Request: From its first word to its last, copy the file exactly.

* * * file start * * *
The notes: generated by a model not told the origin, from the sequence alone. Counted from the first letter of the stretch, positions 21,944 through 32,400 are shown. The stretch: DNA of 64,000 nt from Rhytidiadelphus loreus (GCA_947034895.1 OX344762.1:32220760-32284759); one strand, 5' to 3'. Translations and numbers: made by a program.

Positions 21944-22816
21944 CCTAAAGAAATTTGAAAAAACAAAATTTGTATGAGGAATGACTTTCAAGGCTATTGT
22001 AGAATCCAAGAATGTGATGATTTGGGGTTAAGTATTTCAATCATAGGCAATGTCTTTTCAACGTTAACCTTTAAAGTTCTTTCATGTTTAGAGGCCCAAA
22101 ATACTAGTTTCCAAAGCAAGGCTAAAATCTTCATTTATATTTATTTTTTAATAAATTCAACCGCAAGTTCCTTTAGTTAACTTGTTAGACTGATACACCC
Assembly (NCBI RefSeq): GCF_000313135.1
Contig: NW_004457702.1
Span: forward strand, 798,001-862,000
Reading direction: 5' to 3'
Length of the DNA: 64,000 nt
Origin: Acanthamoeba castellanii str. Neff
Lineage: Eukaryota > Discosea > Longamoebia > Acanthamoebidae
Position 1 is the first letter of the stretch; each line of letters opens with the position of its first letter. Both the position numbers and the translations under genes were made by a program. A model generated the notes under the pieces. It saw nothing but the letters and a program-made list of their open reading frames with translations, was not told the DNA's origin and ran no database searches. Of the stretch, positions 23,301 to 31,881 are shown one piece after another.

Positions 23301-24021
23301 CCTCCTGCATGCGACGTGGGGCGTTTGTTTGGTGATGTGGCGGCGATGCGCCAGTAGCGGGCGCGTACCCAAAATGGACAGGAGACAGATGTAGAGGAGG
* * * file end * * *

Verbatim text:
The notes: generated by a model not told the origin, from the sequence alone. Counted from the first letter of the stretch, positions 21,944 through 32,400 are shown. The stretch: DNA of 64,000 nt from Rhytidiadelphus loreus (GCA_947034895.1 OX344762.1:32220760-32284759); one strand, 5' to 3'. Translations and numbers: made by a program.

Positions 21944-22816
21944 CCTAAAGAAATTTGAAAAAACAAAATTTGTATGAGGAATGACTTTCAAGGCTATTGT
22001 AGAATCCAAGAATGTGATGATTTGGGGTTAAGTATTTCAATCATAGGCAATGTCTTTTCAACGTTAACCTTTAAAGTTCTTTCATGTTTAGAGGCCCAAA
22101 ATACTAGTTTCCAAAGCAAGGCTAAAATCTTCATTTATATTTATTTTTTAATAAATTCAACCGCAAGTTCCTTTAGTTAACTTGTTAGACTGATACACCC
Assembly (NCBI RefSeq): GCF_000313135.1
Contig: NW_004457702.1
Span: forward strand, 798,001-862,000
Reading direction: 5' to 3'
Length of the DNA: 64,000 nt
Origin: Acanthamoeba castellanii str. Neff
Lineage: Eukaryota > Discosea > Longamoebia > Acanthamoebidae
Position 1 is the first letter of the stretch; each line of letters opens with the position of its first letter. Both the position numbers and the translations under genes were made by a program. A model generated the notes under the pieces. It saw nothing but the letters and a program-made list of their open reading frames with translations, was not told the DNA's origin and ran no database searches. Of the stretch, positions 23,301 to 31,881 are shown one piece after another.

Positions 23301-24021
23301 CCTCCTGCATGCGACGTGGGGCGTTTGTTTGGTGATGTGGCGGCGATGCGCCAGTAGCGGGCGCGTACCCAAAATGGACAGGAGACAGATGTAGAGGAGG